Park worked with numerous west coast bluegrass and country bands, and in 1982 he recorded an excellent solo fiddle album called Fiddletown (Sierra SR 4214). It features a dozen of Park’s original tunes.

He also played fiddle on the New Riders of the Purple Sage albums, Oh What a Mighty Time and Marin County Line, and on Herb Pedersen’s first solo album Southwest.

Ray Park has been described as “a loving family man, a warm friend, a teacher and an electrifying performer. He had a quick wit, endless common sense and a great love for people and music.”



In May 2006 Arhoolie Records released recordings from a live-San Francisco State Folk Festival performance at San Francisco State College, San Francisco, California, San Francisco, 1968 Vern & Ray with Herb Pedersen (Arhoolie ARH-CD-524).  (Howard Courtney played bass)

Park also taught both his sons, Larry and Cary, how to play the fiddle and guitar, and they won an award from the Academy of Country Music in 1990 as mainstays of the band, Boy Howdy.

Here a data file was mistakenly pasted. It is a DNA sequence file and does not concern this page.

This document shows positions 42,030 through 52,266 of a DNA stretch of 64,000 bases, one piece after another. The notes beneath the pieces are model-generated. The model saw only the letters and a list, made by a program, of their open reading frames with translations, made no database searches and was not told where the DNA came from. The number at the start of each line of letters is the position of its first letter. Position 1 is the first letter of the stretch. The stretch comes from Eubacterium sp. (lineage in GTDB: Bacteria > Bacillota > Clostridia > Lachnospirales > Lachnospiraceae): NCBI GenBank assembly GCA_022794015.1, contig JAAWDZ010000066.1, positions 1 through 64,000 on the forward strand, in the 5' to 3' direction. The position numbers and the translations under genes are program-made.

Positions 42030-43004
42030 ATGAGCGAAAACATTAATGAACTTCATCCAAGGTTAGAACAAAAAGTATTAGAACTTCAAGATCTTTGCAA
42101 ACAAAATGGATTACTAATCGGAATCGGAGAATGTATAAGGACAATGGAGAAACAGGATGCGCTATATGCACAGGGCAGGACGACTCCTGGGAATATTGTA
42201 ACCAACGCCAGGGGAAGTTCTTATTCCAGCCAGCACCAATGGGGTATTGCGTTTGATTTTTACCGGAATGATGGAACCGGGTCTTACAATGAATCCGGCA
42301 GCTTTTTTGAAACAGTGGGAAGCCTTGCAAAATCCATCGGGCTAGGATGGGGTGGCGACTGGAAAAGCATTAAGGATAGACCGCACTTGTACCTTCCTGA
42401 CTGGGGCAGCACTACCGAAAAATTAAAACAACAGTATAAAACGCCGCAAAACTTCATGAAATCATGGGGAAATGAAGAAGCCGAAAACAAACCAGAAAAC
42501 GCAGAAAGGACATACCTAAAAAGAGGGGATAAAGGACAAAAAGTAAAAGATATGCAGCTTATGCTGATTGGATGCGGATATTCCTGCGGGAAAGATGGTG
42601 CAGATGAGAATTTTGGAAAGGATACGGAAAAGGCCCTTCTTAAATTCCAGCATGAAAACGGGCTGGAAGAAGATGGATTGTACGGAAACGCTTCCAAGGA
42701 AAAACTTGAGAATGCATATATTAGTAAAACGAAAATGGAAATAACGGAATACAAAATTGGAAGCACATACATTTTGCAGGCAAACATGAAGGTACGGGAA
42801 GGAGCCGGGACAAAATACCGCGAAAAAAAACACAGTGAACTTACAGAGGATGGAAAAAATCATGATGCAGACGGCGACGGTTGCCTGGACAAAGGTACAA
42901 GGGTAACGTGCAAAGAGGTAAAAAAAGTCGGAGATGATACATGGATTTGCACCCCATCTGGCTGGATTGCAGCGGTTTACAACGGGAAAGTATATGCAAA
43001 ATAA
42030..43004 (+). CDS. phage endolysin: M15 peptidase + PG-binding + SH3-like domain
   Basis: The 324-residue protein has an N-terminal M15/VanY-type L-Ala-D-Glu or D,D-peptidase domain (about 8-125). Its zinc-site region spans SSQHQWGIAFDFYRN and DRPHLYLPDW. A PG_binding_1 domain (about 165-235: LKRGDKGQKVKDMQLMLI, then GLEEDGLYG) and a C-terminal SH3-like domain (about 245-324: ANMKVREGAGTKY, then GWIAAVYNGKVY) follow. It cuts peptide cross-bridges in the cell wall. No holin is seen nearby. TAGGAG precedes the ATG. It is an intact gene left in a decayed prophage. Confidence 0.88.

Share this:

About the Author

Richard Thompson

Richard F. Thompson is a long-standing free-lance writer specialising in bluegrass music topics. A two-time Editor of British Bluegrass News, he has been seriously interested in bluegrass music since about 1970. As well as contributing to that magazine, he has, in the past 30 plus years, had articles published by Country Music World, International Country Music News, Country Music People, Bluegrass Unlimited, MoonShiner (the Japanese bluegrass music journal) and Bluegrass Europe. He wrote the annotated series I'm On My Way Back To Old Kentucky, a daily memorial to Bill Monroe that culminated with an acknowledgement of what would have been his 100th birthday, on September 13, 2011.